In our past in-depth blog entry, we discussed the importance of your involvement in your child’s education.
It goes without saying that a large portion of this involvement is communication with your children. You can be involved in their lives by engaging in conversation with them that yields genuine fruit about their experiences and wellbeing.
And of course, it’s important to remember that communication is and will always be a two-way street.
Good communication with your child is fundamentally tied to understanding their experiences and respecting what they’re going through. They need to feel aware that you’re genuinely interested in what they have to say.
For example, in the case of
In his 2003 book, Staying Connected To Your Teenager: How To Keep Them Talking To You And How To Hear What They’re Really Saying, parenting expert Michael Riera, Ph.D., says:
“The advantages of writing notes to your teenagers are twofold. One, writing notes involves you more in your teenager’s life. You are actively making observations and taking time to communicate them in a way that your teenager can take in. You are doing something concrete to strengthen your connection with your teenager. Two, you are respecting your teenager’s world. You know he is self-conscious and defensive, so you write a note because it slips by the self-consciousness and defensiveness. You also give him the best opportunity to take in fully what you have written – he reads it in privacy somewhere, in his room or car. And best of all, it’s something that he can keep and refer to in the future, perhaps even when he is down on himself or his relationship with you. “
You should also accommodate the developmental stages that your children are going through. For example, once again in the critical adolescent stage, teenage behavior can become erratic and negative, due to
Above all, you need to position yourself as a “safe space,” a trusted parent who is willing to listen without judgement, rather than a parent known for lashing out in anger or lecturing immediately.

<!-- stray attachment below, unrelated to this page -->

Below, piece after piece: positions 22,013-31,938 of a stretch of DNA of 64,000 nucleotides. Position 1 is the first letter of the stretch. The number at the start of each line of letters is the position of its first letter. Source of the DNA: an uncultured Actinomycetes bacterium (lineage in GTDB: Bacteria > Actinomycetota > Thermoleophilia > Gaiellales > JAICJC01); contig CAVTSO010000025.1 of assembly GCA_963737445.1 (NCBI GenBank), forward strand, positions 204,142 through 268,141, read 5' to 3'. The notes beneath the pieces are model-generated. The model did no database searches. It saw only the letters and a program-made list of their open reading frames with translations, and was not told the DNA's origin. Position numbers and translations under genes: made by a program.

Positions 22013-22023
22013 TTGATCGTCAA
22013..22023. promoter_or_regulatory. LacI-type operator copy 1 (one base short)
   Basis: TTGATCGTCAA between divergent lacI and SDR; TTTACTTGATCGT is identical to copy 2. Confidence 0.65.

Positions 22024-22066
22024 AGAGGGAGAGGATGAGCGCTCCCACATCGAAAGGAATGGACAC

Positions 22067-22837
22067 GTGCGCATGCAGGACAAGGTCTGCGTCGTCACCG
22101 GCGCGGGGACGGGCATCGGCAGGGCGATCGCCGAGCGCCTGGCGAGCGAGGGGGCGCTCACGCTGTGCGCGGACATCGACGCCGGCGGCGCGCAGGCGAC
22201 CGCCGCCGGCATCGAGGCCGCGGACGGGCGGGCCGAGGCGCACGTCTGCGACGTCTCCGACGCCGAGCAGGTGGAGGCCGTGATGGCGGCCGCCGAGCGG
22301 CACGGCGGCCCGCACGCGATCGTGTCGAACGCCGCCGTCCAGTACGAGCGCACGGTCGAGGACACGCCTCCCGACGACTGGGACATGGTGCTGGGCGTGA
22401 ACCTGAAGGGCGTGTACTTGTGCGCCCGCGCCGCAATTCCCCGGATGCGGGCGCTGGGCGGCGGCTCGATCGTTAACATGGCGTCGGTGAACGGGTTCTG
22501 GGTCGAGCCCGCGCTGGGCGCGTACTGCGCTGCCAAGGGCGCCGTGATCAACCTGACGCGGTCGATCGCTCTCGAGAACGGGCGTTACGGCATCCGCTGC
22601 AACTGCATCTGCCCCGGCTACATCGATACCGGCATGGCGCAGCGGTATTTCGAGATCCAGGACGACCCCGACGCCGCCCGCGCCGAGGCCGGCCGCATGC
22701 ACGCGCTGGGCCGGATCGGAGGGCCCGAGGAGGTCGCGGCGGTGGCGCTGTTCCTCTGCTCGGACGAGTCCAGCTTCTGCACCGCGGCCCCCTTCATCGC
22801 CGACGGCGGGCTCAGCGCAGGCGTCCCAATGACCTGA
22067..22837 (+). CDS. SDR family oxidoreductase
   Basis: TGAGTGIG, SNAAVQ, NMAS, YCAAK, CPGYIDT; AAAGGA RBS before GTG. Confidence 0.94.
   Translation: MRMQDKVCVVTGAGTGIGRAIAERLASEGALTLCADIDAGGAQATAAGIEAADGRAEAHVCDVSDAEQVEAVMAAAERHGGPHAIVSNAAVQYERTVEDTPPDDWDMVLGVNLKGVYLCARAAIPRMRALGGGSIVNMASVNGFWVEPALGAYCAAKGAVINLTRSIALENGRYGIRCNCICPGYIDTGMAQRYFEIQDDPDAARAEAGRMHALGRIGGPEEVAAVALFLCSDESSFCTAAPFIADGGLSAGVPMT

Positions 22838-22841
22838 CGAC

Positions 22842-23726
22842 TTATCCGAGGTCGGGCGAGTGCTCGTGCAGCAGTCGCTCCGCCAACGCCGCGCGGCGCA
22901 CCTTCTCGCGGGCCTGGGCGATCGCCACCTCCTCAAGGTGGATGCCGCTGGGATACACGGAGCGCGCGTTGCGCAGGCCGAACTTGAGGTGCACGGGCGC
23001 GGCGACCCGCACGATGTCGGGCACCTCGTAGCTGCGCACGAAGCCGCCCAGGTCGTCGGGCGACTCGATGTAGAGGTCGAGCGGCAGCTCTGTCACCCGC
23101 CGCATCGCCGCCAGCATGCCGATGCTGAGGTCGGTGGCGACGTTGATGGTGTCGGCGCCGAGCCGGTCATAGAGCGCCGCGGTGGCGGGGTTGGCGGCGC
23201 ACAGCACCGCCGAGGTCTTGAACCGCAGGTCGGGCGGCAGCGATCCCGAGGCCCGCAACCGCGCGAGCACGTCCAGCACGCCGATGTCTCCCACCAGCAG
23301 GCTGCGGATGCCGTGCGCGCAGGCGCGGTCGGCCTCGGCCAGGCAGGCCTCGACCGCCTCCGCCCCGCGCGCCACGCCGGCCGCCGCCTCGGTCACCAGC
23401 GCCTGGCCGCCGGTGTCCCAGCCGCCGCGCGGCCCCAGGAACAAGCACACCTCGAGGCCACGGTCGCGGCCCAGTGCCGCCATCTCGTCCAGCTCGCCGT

One of the best ways to foster effective communication is to express interest in your child’s experiences, but not in a cookie-cutter way that seems disingenuous. “How was your day?” is one of the least interesting ways to get started, whether you’re a child or adult, after all!
A great way to start is to ask meaningful questions that allow you to engage with them, at the end of every day. Here are a few good ones to look into.
We’ve previously discussed how positive emotions are an important part of all children’s development, and engaging with your child on the basis of positivity is a great way to encourage this.
Children go through the entire spectrum of emotions every day, and sometimes it can be difficult for them to process, especially when they’re too young to truly understand cause and effect. By discussing their sadness as well as their happiness, you’ll be able to get an idea of what pains them in school, and how you can work together to fix things.
Play is such an important part of child development that United Nations Convention on the Rights of the Child had to go right and say it, back in 1989. Play builds character and relationships. By looking out for who your child is playing with, you can get an idea of the relationships they’re forming. This works for teenagers as well, though the term to use is “hang out.”